How did you feel about working with Marvel continuity? Since Colleen is a character with a previous history, did that create any challenges in writing the story? Did it give you any gifts?
I love continuity. It’s so fun to have backstory to play with, and besides, the truth is that there are always trap doors and secret hinges in continuity. For instance we discovered that Colleen’s mom had never really been discussed, which gave us a great opportunity to fit material into continuity.
I think generally you have to respect continuity in its largest parts. There’s an old formula I remember from a religion course that truth in some churches is considered Hierarchical, Developmental and Historical. Some continuity is very high in hierarchy, such as that Professor X founded the X-Men. Some is more developmental: Was Magneto a Gypsy or not? The higher the hierarchical nature of the continuity, the more you must respect it.
Are Colleen’s fellow Daughters your original creations or were they pre-existing? If they’re original, who was responsible for the character designs? I thought those were an awful lot of fun.
Well, initially I pitched a much more super-powered team for Colleen, more like the one in Heroes for Hire. But as it came about that this team would be working out of Shadowland, they needed to reflect that sort of ground-level feel. There was one character that already existed that we wanted to use—Black Lotus. The rest I filled out—I have the notebook where I sketched it—where the members of Colleen’s team would be a version of Little Women: Black Lotus is stuck-up Meg, Yuki is shy Beth, Cherry Blossom is self-centered Amy, and Makro (named after a Japanese spider-crab) is tempestuous Jo. I described them and then Carlo Pagulayan started sketching designs [see an example below], and the designs were, I have to tell you, close to complete right, right away.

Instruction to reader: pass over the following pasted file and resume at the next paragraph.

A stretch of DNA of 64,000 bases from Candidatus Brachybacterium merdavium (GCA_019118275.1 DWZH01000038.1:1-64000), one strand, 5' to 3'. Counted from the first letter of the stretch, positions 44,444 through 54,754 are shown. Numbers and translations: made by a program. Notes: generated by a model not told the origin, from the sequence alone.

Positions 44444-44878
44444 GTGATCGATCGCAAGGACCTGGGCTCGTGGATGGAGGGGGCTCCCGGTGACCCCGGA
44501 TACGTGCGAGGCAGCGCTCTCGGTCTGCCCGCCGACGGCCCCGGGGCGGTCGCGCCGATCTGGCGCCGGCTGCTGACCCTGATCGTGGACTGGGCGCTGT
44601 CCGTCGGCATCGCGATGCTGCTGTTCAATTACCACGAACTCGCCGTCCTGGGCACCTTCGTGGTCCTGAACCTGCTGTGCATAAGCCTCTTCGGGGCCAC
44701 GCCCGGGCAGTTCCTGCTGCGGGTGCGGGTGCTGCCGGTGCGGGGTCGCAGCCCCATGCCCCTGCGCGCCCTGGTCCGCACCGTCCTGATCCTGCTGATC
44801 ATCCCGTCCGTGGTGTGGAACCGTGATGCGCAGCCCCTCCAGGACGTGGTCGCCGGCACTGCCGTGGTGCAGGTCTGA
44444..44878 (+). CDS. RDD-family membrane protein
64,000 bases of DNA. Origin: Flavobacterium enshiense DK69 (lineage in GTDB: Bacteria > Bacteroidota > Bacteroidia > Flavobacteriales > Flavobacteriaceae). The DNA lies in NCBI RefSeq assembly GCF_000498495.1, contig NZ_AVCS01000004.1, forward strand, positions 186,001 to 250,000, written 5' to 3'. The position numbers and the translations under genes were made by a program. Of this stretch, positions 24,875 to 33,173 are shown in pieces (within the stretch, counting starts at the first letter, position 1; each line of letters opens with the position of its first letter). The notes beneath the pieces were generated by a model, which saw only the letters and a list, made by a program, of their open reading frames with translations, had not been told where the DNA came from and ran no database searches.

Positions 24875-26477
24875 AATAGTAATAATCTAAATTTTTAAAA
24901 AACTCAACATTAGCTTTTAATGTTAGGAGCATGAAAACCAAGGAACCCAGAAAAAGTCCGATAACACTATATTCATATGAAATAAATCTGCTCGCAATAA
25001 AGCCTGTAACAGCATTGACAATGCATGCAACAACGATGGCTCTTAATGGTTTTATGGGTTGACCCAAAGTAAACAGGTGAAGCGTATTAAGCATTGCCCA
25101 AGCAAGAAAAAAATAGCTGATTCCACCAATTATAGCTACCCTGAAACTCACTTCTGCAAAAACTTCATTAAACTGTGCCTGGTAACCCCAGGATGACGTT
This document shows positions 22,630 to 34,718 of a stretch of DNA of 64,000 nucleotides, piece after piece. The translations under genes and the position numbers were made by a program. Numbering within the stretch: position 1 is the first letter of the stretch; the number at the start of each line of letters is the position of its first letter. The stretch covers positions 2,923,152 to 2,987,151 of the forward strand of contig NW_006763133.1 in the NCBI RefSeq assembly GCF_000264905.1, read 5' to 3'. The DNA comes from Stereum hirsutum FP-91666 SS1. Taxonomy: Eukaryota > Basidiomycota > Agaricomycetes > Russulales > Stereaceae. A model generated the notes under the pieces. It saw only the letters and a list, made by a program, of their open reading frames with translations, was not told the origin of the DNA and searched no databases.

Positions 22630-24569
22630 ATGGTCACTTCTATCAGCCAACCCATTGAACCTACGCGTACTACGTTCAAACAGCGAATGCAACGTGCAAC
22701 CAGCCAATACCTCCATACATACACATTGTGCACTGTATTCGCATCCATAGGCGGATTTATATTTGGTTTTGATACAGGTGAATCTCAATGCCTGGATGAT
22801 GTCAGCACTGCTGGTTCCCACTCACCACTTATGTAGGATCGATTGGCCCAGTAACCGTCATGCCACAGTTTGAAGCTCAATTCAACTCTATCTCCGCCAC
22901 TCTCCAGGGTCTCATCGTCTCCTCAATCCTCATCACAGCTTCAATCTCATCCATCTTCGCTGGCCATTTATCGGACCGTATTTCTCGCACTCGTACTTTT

What was it like working with Ivan Rodriguez, the artist on Daughters of the Shadow?
So far working with Marvel is always different from any other kind of comics work I’ve done because the editor is really the hub of all activity. So Ivan and I both worked through the editors—Michael Horwitz and Mark Paniccia. Having said that, he was fast and conscientious—we’d go to bed and wake up with new pages and I’d jot down responses and he’d turn around changes right away. And then when we really needed to work together—such as if Ivan wasn’t sure what I was describing in the script, we’d work it in these multi-part emails. I just love the way teams work.
We’ll take up the Q&A tomorrow[ETA: Read Part Two], to talk about vampires and manga and how to grow the audience for comic books. Meanwhile, you should know that, in addition to his Marvel work, Jason Henderson is the author of Alex Van Helsing: Vampire Rising, a novel for middle grade readers; the comics Sword of Dracula and Psy-Comm, and video games including Activision’s Singularity, for which he was nominated for a 2010 WGA Screenwriting Award. You can find him online at alexvanhelsing.com.